Metering with LiveView tends to have better results.
Affirmative on all of those. In fact, I originally had the ISO set to Auto, and the green button wouldn't even work - it wouldn't stop down my aperture. Once I switched to manual ISO, the green button did it's job, but as I said, the shutter speed was all wrong.

It's interesting what you say about the view finder vs. live view. I will definitely experiment with that. Thanks!

09-16-2014, 01:25 PM - 1 Like   #5
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QuoteOriginally posted by chickpeas Quote
The trouble is, the shutter speed that the camera chose was way too slow, and the pictures were badly overexposed.
This is a complicated matter and not well-explained in the various online resources. I don't have your camera in front of me, but I can summarize based on what I do know from time spent with the K-50
  • Aperture ring enabled
  • Green button set to Tv shift in M mode
  • Auto ISO turned off
  • M mode K-mount lenses having conductive bases
  • Av mode for M42 lenses
  • Remember with M42 lenses to switch the A/M slider to M to stop the lens down for both metering and exposure
The M vs Av mode is the tricky part and is due to an undocumented behavior of several Pentax bodies. I believe it is safe to include yours in that group. The green button will not work unless there is continuity across the data contact of the body.

Now that the configuration stuff has been covered, I have to tell you that you may still have some degree of over/underexposure with some lenses. The metering system is not linear through the full range of aperture settings. How much variance is lens-specific and not just a simple matter of dialing in a certain amount of exposure compensation and forgetting about it. The good news is that the meter on your camera does a much better job than many earlier model Pentax bodies.

Enjoy!


Steve
09-16-2014, 01:29 PM - 1 Like   #6
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QuoteOriginally posted by chickpeas Quote
Sorry for that. I'm using K mount, in Manual mode. I did as you said: set the iso in the camera, changed the aperture on the lens, pressed green button, camera chose shutter speed. That shutter speed was too slow and the pictures were overexposed.

---------- Post added 09-16-14 at 01:13 PM ----------


Affirmative on all of those. In fact, I originally had the ISO set to Auto, and the green button wouldn't even work - it wouldn't stop down my aperture. Once I switched to manual ISO, the green button did it's job, but as I said, the shutter speed was all wrong.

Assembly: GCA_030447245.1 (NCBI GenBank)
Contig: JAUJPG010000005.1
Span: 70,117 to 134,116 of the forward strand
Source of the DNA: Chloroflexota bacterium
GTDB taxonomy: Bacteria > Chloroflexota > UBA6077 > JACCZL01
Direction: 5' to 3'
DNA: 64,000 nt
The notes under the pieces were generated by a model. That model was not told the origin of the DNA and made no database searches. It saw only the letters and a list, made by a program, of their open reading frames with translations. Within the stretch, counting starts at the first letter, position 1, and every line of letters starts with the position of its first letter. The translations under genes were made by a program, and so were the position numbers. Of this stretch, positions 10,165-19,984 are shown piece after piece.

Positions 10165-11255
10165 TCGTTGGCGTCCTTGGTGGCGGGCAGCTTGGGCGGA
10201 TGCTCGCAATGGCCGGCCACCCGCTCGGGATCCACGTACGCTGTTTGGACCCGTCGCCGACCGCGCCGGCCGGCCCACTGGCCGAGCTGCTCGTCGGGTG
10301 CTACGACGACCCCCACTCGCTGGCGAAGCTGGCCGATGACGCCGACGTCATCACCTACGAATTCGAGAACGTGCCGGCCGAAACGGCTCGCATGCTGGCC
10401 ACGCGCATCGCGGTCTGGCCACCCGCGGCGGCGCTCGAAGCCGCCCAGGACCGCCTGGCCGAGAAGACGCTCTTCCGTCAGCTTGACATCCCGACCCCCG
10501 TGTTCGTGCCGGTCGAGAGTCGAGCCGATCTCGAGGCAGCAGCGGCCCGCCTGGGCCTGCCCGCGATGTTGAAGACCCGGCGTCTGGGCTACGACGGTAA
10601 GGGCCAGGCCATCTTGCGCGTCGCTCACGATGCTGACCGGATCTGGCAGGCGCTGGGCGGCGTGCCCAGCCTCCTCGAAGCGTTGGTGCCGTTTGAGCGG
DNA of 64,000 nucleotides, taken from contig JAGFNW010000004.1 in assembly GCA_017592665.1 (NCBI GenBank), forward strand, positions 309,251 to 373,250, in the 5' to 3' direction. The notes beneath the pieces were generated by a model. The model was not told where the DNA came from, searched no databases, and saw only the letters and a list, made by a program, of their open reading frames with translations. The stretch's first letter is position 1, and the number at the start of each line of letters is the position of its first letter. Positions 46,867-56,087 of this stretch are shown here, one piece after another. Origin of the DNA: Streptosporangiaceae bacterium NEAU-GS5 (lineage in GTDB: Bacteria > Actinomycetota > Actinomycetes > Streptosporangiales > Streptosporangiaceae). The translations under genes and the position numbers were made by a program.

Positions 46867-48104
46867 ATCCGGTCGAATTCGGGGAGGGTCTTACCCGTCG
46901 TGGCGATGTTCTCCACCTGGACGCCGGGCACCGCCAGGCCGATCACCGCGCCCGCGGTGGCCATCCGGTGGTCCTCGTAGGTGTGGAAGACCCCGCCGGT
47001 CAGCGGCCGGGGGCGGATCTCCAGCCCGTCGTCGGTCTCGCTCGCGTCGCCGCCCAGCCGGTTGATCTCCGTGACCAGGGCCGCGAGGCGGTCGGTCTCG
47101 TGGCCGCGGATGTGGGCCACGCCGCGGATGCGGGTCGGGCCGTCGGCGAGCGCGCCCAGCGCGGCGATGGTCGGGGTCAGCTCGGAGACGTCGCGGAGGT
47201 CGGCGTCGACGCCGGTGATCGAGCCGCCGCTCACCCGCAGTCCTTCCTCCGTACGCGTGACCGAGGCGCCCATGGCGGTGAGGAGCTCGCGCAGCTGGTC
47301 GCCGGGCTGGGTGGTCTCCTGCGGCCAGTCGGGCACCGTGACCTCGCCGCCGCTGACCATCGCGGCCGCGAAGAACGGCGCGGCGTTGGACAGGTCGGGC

It's interesting what you say about the view finder vs. live view. I will definitely experiment with that. Thanks!
Do this test first, set the aperture of the k-mount lens to F8, then at the lens from the front (you have to watch this) as you press the green button. If you don't see the aperture closes while you are pressing the green button. Then the k-mount lens is faulty.

Another point about metering, with manual lens, it can only support Spot or center-weigh metering. If you are on spot metering, then watch out of over-expose or under-expose as it will change quite a bit depending on whether it is a bright or dark object (in focus).
09-16-2014, 01:34 PM   #7
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QuoteOriginally posted by stevebrot Quote
This is a complicated matter and not well-explained in the various online resources. I don't have your camera in front of me, but I can summarize based on what I do know from time spent with the K-50
  • Aperture ring enabled
  • Green button set to Tv shift in M mode
  • Auto ISO turned off
  • M mode K-mount lenses having conductive bases
  • Av mode for M42 lenses
  • Remember with M42 lenses to switch the A/M slider to M to stop the lens down for both metering and exposure
The M vs Av mode is the tricky part and is due to an undocumented behavior of several Pentax bodies. I believe it is safe to include yours in that group. The green button will not work unless there is continuity across the data contact of the body.